Doctors make more note-taking mistakes with EHRs than paper records, JAMIA study finds

New research published in the Journal of the American Medical Informatics Association research found that inaccuracies within electronic health records are significantly higher than those in paper records. 
By Jack McCarthy
07:58 AM

A study of medical reporting at a Michigan hospital found that doctors’ progress notes in the initial implementation of electronic health records contained more inaccuracies compared to paper charts.

The Journal of the American Medical Informatics Association report found that the rate of inaccurate documentation was significantly higher in the EHRs compared to the paper charts: 24.4 percent versus 4.4 percent. 

Researchers examined initial progress notes of patients admitted to Beaumont Hospital in Royal Oak, Michigan between August 2011 and July 2013. They reviewed 500 notes, some before implementation of the EHR in 2012 and some after implementation, and examined five specific diagnoses with invariable physical findings: permanent atrial fibrillation, aortic stenosis, intubation, lower limb amputation and cerebrovascular accident with hemiparesis.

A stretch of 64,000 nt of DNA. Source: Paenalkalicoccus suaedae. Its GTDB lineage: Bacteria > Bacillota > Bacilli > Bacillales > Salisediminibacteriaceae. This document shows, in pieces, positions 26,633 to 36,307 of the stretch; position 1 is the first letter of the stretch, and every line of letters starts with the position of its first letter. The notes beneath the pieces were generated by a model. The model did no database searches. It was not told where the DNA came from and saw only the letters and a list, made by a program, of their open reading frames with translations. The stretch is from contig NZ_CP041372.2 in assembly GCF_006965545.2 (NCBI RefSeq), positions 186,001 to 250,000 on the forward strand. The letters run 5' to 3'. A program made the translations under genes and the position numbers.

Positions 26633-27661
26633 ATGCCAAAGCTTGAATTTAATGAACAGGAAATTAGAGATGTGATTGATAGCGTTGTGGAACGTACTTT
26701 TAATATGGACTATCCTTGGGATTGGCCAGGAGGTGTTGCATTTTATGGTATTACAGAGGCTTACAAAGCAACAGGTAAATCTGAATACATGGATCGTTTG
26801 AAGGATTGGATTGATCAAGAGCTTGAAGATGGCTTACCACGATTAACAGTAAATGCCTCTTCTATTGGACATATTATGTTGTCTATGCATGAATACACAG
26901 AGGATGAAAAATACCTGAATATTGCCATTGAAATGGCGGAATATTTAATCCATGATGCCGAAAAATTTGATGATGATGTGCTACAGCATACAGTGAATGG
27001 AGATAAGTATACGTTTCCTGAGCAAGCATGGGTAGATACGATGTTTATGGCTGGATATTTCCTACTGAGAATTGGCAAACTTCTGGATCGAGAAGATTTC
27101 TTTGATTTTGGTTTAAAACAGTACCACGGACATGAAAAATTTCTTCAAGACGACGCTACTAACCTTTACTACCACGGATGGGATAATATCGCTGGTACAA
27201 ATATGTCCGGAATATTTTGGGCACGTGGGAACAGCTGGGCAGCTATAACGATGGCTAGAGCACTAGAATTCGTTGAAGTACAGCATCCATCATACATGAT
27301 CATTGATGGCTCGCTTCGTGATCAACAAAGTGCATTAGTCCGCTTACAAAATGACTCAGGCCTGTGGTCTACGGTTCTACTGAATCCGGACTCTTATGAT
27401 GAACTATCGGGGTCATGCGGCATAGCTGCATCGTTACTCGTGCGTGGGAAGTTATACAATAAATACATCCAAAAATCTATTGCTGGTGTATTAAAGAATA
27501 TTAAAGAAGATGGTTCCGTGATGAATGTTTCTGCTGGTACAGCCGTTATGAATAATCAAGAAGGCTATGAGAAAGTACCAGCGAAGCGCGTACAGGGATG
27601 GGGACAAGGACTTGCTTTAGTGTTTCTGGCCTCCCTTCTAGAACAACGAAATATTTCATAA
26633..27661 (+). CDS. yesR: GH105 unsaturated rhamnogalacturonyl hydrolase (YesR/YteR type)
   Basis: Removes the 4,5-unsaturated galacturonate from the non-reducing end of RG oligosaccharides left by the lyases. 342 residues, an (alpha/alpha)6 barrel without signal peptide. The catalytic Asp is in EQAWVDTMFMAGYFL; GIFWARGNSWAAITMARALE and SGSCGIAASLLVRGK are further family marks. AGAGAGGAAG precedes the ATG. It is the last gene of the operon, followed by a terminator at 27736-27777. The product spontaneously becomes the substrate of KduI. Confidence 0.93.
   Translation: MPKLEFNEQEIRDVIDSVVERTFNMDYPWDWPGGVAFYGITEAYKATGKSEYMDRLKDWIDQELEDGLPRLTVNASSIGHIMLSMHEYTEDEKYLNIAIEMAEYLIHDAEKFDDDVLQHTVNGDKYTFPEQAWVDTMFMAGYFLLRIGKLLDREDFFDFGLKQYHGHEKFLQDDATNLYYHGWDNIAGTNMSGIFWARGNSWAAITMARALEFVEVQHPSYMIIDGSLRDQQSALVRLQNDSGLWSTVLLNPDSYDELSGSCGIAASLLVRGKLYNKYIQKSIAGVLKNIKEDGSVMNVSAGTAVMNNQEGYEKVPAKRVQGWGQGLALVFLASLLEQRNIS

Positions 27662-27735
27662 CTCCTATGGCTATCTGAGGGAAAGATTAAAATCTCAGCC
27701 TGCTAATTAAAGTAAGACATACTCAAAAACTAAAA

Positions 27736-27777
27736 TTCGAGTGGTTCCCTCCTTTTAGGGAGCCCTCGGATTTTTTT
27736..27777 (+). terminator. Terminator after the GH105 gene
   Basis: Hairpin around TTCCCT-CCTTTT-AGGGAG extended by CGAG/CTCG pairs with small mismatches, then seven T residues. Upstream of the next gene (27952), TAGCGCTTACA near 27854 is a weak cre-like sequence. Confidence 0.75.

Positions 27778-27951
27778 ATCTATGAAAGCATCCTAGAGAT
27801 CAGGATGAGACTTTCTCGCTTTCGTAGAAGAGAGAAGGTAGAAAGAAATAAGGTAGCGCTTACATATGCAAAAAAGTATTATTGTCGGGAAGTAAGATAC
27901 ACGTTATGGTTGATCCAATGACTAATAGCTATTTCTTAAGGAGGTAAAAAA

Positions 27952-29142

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“Further research is needed to identify training methods and incentives that can reduce inaccuracies in EHRs during initial implementation,” the study concluded.

Indeed, JAMIA also uncovered evidence that the incoming generation of doctors are less prone to making note-taking mistakes in EHRs and, in fact, residents had a significantly lower rate of inaccuracies than attending physicians. 

What’s more, residents overall had fewer inaccuracies (5.3 percent v. 17.3 percent) and omissions (16.8 percent v. 33.9 percent) than attending physicians.

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Clinical, EHRs
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